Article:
There is also a lack of detail – and I formed an impression of a lack of ownership of the (SETA) QAPs – there was no follow up question asking what the “remediation” is – and when it will be complete. 

    There was also an apparent lack of responsibility for the SETA certification delays. The slide indicates that virtually all NAMB certification backlog is cleared.  But then verbally Mr Naidoo indicated that they had found out about certification backlogs in the TETA, EWSETA, CETA, FP&MSETA. The follow-up question I so wanted to ask was: well if you discovered that, did you investigate the certifications delays in all the other SETAs – and what are they?

    Fortunately, CEO Joyce Mashabela responded that all delays in certification need to be brought to the QCTO attention and they will resolve within 14 days – or provide a response in 14 days.

    So in conclusion, it is very important that all training service providers listen to the audio and what was said.  I am not sure that the expression “fly-by-night” as used, is clearly understood to indicate dishonest action and misrepresentation.

    In terms of the South African Constitution one has a right to choose individual economic activity.  If one decides to pass on via training or presentation one’s knowledge and experience – as long as there is no misrepresentation of registration or accreditation – we are all free to offer services to clients, which they feel will benefit their business and for which that they are prepared to pay.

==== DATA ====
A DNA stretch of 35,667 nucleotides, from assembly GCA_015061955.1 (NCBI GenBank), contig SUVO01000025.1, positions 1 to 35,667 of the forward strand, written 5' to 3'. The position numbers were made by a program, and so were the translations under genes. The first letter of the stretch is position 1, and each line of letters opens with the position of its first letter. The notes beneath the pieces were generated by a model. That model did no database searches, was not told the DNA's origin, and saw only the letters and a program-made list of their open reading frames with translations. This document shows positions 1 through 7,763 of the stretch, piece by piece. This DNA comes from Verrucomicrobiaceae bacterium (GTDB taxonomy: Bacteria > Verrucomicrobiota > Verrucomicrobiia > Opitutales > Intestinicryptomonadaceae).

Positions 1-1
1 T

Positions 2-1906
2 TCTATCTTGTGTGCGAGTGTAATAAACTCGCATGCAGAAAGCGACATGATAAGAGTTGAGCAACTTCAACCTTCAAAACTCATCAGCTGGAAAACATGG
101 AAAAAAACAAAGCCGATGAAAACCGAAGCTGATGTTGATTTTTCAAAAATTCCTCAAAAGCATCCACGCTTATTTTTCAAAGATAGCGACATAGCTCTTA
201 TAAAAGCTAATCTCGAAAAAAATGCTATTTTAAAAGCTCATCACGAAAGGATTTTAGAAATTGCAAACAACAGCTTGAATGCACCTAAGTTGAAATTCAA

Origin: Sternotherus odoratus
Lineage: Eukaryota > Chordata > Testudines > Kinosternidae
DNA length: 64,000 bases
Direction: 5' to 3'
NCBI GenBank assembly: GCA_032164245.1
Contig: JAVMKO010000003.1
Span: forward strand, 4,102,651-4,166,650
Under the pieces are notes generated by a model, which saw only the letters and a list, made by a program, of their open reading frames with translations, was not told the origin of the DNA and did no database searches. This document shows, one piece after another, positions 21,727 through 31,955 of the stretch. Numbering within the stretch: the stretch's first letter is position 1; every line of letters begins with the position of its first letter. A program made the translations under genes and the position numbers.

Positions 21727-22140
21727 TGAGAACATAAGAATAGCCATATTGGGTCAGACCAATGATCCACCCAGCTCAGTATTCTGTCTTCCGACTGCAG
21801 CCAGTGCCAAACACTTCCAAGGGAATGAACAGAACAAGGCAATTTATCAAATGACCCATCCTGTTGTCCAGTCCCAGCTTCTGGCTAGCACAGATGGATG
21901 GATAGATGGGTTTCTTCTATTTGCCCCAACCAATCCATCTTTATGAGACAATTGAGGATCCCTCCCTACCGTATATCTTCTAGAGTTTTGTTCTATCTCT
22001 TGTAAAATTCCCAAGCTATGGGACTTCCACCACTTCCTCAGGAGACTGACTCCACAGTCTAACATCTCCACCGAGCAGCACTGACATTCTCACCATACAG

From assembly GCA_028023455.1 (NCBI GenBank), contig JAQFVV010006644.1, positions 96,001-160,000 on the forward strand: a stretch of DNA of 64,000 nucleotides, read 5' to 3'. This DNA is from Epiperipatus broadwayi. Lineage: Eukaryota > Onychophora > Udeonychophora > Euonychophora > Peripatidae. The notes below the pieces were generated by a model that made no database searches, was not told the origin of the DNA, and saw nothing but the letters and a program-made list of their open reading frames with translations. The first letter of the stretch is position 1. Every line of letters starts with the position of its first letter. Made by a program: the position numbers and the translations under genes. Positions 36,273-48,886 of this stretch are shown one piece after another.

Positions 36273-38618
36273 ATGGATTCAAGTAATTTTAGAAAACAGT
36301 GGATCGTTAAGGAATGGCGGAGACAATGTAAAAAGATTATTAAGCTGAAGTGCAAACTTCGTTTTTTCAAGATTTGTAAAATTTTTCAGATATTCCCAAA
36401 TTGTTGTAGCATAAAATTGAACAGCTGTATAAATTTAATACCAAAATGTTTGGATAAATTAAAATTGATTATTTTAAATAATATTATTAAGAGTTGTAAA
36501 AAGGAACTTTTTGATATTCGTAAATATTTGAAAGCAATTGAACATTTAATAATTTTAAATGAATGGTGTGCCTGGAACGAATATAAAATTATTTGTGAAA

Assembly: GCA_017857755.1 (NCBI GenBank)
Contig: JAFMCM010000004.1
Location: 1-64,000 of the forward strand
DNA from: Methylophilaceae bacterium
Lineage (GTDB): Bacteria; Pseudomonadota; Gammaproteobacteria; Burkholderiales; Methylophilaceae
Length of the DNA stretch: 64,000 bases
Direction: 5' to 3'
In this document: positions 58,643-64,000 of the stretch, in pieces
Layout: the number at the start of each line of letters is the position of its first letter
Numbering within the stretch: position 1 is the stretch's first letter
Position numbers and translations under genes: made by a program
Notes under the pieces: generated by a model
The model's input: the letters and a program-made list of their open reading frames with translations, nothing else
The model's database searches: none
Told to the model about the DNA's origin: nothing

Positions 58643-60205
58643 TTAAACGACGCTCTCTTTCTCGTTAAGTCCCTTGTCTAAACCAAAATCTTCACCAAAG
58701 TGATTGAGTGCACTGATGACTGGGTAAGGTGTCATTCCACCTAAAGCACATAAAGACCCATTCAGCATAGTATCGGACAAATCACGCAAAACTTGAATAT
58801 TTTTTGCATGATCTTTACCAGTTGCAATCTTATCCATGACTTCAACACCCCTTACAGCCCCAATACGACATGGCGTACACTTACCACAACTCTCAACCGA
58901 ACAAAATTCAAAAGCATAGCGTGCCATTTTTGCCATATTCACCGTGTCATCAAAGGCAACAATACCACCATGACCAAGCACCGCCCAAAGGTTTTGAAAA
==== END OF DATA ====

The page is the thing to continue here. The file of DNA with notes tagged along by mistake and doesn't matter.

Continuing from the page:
To have such absolutely legitimate economic activity mislabelled as fraudulent, or casting aspersions on the integrity of the individual – I would suggest – provides a valid legal cause of action.  

    It is also cause for concern that the committee members are not receiving a sufficiently balanced view of the contribution being made quite honestly and legally by private providers.  Not all business needs are fulfilled via a full occupational qualification. However, they are no less business critical.

    Perhaps one or more of the professional bodies representing training providers should seek audience with the Higher Education Portfolio Committee to present the work of providers and their contribution to a functioning economy.

    It is heartening to see that in the SAQA presentation slide 35 (bottom centre): “Publish Policy… Guidelines for Learning that does not Lead to a Qualification or Part-Qualification”.